Nontyphoidal Salmonella in Food from Latin America: A Systematic Review

Teresa Guerrero, Rosa Bayas-Rea, Emilene Erazo, Sonia Zapata Mena

Producción científica: Contribución a una revistaArtículo de revisiónrevisión exhaustiva

11 Citas (Scopus)

Resumen

In Latin America, nontyphoidal Salmonella (NTS) is one of the most important etiological agents of foodborne infections; it can survive in soil, water, and food even after processing. Here, we aimed to perform a systematic review by collecting data on the prevalence, serotypes, and antimicrobial resistance (AMR) of NTS isolated from different food products in Latin America, following the Preferred Reporting Items for Systematic Reviews and Meta-Analyses guidelines. Out of 1766 studies screened, 244 reports from 13 Latin American countries were eligible. Among these, 182 reported NTS prevalence, 87 reported NTS serotypes, and 83 reported serotypes with AMR patterns. The NTS prevalence ranged from 0.005% to 93.3%, regardless of country and food. Meat showed the highest NTS prevalence. Enteritidis, Typhimurium, and Derby were the most frequently observed serotypes in different food products. The serotypes Enteritidis, Typhimurium, and Infantis, isolated from animal products, showed the highest AMR rate. The presence of NTS in fruits and vegetables, which are generally consumed raw or as ready-to-eat food, indicates a high risk of salmonellosis from consuming these foods. Thus, the reduction of this pathogen in the food chain requires a One Health approach, involving good agricultural and manufacturing practices, low antimicrobial use, and proper waste management.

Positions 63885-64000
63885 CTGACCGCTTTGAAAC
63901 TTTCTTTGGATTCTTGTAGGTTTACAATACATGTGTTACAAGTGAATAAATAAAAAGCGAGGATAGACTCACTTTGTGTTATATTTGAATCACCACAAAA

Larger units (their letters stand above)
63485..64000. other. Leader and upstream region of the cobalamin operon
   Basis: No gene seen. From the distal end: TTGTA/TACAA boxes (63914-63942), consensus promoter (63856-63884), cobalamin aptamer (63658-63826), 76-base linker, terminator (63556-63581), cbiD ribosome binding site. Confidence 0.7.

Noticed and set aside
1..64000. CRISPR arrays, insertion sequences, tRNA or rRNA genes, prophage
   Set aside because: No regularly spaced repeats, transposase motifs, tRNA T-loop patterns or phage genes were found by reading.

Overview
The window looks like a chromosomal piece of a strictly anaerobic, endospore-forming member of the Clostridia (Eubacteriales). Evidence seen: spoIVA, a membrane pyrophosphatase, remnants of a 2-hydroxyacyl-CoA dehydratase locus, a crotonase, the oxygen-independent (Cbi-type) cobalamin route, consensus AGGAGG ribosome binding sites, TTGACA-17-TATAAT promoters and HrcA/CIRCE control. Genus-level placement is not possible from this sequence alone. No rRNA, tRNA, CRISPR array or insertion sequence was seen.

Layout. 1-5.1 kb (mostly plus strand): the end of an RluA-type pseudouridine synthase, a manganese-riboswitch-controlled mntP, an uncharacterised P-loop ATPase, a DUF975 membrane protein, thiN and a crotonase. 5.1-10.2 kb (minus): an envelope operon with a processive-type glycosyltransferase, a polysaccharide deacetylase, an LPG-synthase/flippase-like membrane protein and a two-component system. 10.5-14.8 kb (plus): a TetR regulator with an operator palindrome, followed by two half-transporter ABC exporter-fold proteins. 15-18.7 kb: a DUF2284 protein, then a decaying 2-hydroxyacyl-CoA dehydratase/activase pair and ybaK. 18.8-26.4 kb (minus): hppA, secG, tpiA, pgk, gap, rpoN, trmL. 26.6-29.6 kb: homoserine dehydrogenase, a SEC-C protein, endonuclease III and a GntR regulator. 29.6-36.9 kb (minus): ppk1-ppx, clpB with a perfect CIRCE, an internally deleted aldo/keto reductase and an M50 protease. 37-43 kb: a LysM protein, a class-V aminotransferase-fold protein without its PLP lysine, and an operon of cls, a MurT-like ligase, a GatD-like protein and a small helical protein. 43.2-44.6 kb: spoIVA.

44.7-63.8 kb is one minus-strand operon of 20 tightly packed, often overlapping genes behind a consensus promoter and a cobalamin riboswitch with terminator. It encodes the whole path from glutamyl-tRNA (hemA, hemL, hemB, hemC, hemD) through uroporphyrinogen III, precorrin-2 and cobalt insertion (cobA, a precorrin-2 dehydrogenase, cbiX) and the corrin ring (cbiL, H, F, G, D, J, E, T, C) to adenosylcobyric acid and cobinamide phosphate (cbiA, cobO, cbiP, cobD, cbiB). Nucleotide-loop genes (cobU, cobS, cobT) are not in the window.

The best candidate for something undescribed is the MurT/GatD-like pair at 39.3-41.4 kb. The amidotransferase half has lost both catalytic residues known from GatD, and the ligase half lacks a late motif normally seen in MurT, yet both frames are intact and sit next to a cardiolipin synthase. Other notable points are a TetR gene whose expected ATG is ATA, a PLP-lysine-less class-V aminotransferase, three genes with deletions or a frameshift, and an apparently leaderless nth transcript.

Idioma originalInglés
Páginas (desde-hasta)85-103
Número de páginas19
PublicaciónFoodborne Pathogens and Disease
Volumen19
N.º2
DOI
EstadoPublicada - 1 feb. 2022

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